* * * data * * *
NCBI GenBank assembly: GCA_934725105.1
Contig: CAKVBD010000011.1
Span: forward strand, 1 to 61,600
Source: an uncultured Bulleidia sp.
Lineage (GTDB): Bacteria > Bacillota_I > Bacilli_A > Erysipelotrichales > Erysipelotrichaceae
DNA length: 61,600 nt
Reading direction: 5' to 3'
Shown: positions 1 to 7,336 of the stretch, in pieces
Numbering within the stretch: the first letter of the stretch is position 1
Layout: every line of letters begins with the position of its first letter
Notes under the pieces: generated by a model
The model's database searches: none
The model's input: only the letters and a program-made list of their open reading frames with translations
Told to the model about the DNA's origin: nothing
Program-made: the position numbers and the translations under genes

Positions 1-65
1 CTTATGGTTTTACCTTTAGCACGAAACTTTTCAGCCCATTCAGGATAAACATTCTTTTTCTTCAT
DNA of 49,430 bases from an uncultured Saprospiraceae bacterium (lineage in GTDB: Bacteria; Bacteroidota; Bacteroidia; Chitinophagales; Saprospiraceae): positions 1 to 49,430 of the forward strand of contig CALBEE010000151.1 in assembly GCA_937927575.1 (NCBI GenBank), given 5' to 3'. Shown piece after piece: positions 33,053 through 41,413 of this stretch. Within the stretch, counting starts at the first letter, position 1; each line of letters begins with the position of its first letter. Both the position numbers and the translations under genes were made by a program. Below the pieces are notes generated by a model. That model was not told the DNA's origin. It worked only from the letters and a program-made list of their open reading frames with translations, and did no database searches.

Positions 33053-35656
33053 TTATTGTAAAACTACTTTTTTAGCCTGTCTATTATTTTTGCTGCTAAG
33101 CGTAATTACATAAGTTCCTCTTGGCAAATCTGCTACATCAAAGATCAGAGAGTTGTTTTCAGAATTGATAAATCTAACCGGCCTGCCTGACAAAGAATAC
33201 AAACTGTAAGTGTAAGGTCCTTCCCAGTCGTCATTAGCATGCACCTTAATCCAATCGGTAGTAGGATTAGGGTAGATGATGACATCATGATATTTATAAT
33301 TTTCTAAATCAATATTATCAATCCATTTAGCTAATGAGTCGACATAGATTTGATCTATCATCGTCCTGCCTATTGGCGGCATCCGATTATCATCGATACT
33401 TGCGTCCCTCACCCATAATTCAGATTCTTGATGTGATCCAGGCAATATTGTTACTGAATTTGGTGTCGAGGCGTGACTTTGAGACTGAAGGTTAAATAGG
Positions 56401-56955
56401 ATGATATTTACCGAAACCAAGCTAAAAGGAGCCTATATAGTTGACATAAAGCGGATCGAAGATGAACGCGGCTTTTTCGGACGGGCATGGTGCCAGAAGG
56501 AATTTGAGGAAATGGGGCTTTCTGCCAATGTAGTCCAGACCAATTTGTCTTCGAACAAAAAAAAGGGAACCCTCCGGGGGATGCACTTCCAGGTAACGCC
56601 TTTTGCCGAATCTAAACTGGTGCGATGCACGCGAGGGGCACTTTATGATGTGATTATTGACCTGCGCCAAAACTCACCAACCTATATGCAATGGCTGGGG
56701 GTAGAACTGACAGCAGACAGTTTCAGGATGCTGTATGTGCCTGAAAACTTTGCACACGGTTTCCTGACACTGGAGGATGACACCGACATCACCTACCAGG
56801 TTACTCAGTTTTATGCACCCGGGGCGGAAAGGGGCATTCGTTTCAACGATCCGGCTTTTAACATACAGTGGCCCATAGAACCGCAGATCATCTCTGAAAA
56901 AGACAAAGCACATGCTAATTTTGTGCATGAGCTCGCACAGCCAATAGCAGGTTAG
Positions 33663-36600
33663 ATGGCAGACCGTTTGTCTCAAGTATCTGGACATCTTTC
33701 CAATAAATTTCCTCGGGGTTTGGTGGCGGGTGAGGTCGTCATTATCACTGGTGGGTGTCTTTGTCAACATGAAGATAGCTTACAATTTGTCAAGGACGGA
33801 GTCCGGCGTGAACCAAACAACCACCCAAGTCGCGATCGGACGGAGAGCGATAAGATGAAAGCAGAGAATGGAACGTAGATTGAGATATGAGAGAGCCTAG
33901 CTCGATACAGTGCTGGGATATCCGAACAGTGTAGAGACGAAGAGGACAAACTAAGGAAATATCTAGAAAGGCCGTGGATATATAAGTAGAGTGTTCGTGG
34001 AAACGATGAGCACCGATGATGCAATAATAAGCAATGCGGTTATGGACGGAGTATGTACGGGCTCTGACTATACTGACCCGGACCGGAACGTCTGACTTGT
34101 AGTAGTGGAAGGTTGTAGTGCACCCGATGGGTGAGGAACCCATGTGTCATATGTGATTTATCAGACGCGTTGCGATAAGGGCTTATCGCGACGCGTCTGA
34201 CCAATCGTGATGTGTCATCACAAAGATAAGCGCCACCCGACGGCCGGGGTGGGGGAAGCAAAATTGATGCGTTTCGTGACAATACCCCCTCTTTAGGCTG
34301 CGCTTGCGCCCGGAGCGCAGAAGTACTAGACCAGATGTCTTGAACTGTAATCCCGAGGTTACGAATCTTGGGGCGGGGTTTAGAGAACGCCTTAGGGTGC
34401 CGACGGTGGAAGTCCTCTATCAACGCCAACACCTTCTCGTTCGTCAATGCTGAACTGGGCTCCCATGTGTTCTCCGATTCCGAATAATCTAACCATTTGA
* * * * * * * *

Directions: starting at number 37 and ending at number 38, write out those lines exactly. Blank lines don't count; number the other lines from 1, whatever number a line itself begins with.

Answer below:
34001 AAACGATGAGCACCGATGATGCAATAATAAGCAATGCGGTTATGGACGGAGTATGTACGGGCTCTGACTATACTGACCCGGACCGGAACGTCTGACTTGT
34101 AGTAGTGGAAGGTTGTAGTGCACCCGATGGGTGAGGAACCCATGTGTCATATGTGATTTATCAGACGCGTTGCGATAAGGGCTTATCGCGACGCGTCTGA